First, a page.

Jacob, whose name had once been Charlie, rode in the back of a borrowed Sedan with his brothers. As they drove down Abercorn he couldn’t help but note how few cars there were on the road. Gas was getting more expensive and people could hardly afford to drive anymore. They passed groups of people with backpacks walking together, some running. Some attacking others over what was in their packs.
“Things are getting worse,” Father Andrew said from the driver’s seat. “Jacob, how many women have you seen since we’ve been driving?”
He knew the answer before Jacob responded and was likely trying to make some point. “I haven’t seen any females on the road today, or on foot. In fact, I’m not sure I’ve seen any females in the last week.”
“And why do you think that is, my son?”
“They’ve all been called home,” brother Thomas said from beside him.
“I asked, Jacob.” Father Andrew said with a warning in his voice.
There were times when having Father Andrew’s attention on you was like the sun shining through clouds on a dreary day, and other times when he felt the man’s gaze to be a physical assault that speared him right through the chest.
“Most of them are sick. I would say they’re all crowding the hospitals.”
That was the correct answer. Father Andrew smiled.
“The females are sick, they’re suffering in fact.” He stopped at a red light and pretended not to see the two men beating each other over a ration kit on the corner of the street.
“We must pray for them,” Thomas chimed in. He made the sign of the cross across his chest. He had been Catholic before his conversion and hadn’t rid himself of all the habits. Thomas was more optimistic than most despite how hopeless a situation seemed.
“Yes, we shall pray for them indeed, but God also helps those that help themselves. We have a duty to those suffering females and to those that aren’t yet fallen ill.”
Father Andrew turned on Waters Avenue and Jacob realized where they were going. He hadn’t said anything when they’d loaded the car that morning, it wasn’t Jacob’s right to question his motives.
An airfield Jeep rolled past the and Father gestured to their handkerchiefs around their necks. “Put them on now, boys. As a precaution.”
Jacob and his brother Thomas did as they were told. He felt a growing weight in his belly as they drew near the hospital. The big brick sign that once read, “Memorial Health,” was now missing a few letters and read “Memor Heal.” The authorities never caught whoever vandalized the sign.
Instead of turning right into its parking lot, Father Andrew turned left and pulled into the lot with CVS Pharmacy across the street. The CVS had closed long ago due to vandals and looters – its windows permanently boarded up with spray-painted profanity over the boards.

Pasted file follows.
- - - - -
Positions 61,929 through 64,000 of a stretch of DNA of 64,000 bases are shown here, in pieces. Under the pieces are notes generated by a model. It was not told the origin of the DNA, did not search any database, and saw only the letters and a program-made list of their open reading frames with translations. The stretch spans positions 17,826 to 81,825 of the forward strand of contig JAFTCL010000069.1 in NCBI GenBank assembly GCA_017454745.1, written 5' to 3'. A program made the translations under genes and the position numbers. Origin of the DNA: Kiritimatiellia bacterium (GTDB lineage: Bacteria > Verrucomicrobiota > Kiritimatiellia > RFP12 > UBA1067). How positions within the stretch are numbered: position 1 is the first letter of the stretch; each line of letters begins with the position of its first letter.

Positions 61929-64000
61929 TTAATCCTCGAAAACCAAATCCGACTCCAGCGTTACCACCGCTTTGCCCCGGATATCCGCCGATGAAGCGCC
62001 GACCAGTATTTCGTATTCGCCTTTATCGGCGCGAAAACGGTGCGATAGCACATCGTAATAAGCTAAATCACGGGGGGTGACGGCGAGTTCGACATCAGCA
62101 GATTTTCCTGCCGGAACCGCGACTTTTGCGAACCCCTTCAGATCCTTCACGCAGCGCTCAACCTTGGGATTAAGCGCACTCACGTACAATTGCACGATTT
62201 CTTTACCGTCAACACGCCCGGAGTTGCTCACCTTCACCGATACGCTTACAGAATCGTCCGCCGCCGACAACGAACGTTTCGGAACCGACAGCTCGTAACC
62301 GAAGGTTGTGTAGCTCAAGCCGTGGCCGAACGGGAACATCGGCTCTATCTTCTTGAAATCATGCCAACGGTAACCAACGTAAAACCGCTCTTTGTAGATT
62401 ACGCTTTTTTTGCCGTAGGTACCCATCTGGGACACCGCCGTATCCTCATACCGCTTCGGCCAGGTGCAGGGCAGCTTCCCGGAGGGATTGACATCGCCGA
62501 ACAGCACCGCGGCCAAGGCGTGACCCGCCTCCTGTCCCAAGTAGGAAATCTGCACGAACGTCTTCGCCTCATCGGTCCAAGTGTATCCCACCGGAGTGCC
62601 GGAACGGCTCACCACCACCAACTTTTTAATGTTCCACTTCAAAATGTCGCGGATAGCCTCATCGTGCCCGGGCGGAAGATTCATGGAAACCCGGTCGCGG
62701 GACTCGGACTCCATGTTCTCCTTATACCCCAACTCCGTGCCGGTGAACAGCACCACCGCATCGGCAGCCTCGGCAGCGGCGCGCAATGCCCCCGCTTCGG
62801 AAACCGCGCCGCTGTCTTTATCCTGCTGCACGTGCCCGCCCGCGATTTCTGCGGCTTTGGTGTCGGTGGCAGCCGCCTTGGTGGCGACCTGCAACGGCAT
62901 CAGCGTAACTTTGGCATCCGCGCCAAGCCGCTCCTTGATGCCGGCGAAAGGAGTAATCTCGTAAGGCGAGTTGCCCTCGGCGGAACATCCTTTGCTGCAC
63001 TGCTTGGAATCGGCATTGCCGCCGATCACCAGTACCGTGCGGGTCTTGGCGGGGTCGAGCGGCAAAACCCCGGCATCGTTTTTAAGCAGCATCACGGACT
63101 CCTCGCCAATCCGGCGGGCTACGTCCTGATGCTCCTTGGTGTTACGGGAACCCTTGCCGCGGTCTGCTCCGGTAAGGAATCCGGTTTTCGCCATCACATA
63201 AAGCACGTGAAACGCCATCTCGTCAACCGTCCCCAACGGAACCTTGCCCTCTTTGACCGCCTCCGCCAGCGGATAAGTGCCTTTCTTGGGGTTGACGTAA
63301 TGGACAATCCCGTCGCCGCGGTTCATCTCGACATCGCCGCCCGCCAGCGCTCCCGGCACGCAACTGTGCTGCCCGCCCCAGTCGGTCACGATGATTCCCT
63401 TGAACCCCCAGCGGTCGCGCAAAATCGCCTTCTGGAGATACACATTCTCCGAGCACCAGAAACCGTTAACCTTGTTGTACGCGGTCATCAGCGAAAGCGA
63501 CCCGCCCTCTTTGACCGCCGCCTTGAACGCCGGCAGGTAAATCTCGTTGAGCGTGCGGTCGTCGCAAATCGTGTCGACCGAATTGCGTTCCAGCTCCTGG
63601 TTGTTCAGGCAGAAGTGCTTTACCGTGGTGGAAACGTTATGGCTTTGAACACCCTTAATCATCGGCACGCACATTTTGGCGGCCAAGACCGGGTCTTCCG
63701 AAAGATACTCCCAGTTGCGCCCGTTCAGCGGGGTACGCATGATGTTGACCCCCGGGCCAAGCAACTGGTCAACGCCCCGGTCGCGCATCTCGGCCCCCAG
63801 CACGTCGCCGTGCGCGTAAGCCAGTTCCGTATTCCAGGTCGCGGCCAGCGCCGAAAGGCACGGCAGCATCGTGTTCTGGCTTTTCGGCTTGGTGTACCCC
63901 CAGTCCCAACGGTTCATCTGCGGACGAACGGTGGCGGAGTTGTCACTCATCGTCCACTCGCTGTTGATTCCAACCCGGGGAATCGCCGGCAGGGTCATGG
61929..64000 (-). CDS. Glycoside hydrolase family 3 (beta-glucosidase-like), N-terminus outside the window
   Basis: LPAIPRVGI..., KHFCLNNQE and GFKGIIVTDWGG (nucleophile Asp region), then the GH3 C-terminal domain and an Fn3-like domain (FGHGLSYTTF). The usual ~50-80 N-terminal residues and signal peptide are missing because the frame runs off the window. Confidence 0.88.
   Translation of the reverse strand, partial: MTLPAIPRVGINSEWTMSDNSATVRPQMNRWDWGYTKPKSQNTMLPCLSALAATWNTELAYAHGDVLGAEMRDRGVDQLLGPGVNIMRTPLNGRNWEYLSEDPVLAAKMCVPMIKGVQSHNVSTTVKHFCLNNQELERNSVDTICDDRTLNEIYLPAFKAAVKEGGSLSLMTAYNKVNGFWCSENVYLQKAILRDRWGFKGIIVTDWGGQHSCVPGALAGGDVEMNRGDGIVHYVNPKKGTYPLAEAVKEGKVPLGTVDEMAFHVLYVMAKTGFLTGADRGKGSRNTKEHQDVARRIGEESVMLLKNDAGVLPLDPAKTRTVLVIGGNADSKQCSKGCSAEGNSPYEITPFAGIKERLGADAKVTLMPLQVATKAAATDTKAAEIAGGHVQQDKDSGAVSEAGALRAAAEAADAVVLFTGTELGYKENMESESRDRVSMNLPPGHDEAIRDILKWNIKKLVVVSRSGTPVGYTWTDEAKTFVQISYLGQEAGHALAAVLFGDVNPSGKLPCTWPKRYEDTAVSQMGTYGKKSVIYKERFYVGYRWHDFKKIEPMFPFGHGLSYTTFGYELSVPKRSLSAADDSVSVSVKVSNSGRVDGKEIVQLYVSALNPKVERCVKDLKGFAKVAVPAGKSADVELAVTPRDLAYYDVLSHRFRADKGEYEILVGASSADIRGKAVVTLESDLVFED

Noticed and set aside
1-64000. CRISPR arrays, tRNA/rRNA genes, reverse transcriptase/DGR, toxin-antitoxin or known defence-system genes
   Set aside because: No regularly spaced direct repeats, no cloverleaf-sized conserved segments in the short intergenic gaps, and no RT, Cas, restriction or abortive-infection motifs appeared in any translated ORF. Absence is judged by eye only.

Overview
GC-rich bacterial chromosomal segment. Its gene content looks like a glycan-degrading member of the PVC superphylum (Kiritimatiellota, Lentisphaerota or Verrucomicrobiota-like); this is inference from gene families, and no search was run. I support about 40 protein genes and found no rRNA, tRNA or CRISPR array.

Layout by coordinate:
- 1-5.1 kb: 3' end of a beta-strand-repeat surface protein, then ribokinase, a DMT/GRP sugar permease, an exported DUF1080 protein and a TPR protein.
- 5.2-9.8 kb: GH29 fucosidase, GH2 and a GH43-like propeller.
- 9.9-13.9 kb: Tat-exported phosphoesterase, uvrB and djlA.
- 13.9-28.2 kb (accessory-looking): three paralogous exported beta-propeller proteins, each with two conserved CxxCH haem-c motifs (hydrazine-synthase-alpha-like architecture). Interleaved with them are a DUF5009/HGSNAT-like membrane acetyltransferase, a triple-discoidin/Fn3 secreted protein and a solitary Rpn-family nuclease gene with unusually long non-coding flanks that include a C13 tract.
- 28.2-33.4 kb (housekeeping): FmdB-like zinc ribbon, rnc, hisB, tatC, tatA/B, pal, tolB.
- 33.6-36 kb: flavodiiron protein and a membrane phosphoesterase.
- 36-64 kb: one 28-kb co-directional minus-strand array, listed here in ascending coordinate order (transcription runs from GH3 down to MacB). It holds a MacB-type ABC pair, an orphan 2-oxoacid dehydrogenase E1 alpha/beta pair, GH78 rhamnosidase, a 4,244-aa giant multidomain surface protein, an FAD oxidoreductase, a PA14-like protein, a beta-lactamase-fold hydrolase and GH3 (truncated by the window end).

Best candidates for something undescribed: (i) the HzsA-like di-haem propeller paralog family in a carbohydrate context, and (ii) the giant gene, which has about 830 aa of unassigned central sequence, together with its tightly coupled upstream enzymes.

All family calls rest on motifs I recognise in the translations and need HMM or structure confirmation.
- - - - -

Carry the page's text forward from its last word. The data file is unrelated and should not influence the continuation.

Father Andrew parked the car and turned off the engine. He turned around to face them both, a somber look on his pale blue eyes. “It’s up to men like us to take hold of this situation. We have to be the ones to put an end to everyone’s suffering. The scientists can’t stop the disease, those soldiers at Hunter can’t stop the violence.”
Jacob looked at Thomas, and tried to keep the fear from his eye’s He’d only converted one month ago but Thomas had been around much longer. Jacob thought that in time he would gain the perspective and outlook on life that Thomas seemed to have. “Do you need a volunteer, father?”
“I knew you’d understand, my boy. Thank you for your dedication to our cause.” He got out of the car and popped the trunk to retrieve something.
Jacob was alone with Thomas for a moment. “You will never forget this day, my brother. You will be my witness.” He clapped his hand on Jacob’s shoulder and gripped it tight. He pulled a strand of beads from around his neck and gave them to Jacob. “Keep these safe for me.”
Jacob was only fifteen and had lost his own father so recently he’d come to look up to Thomas as an adopted big brother. No matter what bad thing had happened, he’d had Thomas there to talk him through it. He reached out with both hands and hugged the man who he’d come to accept as his family. “Do you have to go? It’s so dangerous with the soldiers guarding the doors.”
Thomas smiled and shook his head. “It’s alright, the Lord is with me. You will see me again.” Without saying goodbye Thomas exited the backseat and exchanged muffled words with Father Andrew. Father Andrew gave him something small that he placed in his pocket and took off across the street toward the hospital. He passed right through the soldiers in the parking lot who typically parked in front of the ER doorway. Thomas turned and looked right at them and waved.
Jacob clutched the beads tightly in his hand, it’s little wooden cross dug into his palm, but he didn’t notice the pain.
Something was wrong.
The soldiers were shouting and running toward his brother. Why did they have so much hate?
He opened his car door when Father Andrew snapped, “Stay where you are.” He started the car’s engine and pulled out of the lot heading aback toward Abercorn. As they passed by the back of Memorial and Jacob finally had a clear view of the ER side, Father Andrew held up a small remote and depressed its single button.
The world went mad with fire and fury, Jacob screamed, and Father Andrew drove the car.